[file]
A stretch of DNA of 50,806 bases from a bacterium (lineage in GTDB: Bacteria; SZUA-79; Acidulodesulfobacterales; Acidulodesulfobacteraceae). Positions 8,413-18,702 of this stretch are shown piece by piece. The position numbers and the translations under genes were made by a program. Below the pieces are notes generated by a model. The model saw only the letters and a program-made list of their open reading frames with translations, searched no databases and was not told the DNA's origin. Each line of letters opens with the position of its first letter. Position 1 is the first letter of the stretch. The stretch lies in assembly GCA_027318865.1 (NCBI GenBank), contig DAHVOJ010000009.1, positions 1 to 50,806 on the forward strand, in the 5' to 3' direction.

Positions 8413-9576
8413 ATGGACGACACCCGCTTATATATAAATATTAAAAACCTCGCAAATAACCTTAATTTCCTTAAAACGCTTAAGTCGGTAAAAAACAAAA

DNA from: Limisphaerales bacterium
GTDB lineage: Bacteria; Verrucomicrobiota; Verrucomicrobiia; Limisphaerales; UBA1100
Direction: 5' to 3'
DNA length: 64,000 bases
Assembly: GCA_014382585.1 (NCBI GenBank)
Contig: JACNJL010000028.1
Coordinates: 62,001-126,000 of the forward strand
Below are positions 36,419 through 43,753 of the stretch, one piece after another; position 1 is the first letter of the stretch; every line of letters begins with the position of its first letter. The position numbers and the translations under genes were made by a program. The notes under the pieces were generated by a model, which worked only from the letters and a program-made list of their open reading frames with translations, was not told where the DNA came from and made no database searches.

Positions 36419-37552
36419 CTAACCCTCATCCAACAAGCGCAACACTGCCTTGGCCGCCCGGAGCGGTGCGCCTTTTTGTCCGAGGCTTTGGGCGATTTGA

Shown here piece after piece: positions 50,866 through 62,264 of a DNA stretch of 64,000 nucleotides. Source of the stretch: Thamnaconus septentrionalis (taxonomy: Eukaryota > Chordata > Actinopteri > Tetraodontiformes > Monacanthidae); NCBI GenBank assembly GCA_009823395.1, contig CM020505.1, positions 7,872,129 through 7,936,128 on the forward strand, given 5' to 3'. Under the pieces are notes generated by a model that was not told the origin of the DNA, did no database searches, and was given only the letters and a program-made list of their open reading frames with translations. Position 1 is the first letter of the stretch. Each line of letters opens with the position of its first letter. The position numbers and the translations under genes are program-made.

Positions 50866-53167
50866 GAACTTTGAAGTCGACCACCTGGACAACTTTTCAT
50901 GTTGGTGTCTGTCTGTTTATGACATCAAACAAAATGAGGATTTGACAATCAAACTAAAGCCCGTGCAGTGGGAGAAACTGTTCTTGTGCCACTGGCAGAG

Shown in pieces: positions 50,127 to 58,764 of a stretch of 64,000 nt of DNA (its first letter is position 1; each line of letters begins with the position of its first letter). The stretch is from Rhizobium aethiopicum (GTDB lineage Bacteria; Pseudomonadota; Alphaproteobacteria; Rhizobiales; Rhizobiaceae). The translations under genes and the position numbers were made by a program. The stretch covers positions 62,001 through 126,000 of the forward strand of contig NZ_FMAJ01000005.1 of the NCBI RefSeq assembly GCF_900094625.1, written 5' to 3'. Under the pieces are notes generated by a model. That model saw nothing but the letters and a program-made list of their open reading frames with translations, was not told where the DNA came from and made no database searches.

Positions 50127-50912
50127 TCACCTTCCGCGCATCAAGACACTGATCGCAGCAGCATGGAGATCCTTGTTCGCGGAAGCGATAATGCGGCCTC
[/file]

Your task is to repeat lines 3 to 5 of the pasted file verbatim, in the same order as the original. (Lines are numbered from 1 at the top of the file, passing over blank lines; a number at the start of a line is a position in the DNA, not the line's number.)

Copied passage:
8413 ATGGACGACACCCGCTTATATATAAATATTAAAAACCTCGCAAATAACCTTAATTTCCTTAAAACGCTTAAGTCGGTAAAAAACAAAA

DNA from: Limisphaerales bacterium
GTDB lineage: Bacteria; Verrucomicrobiota; Verrucomicrobiia; Limisphaerales; UBA1100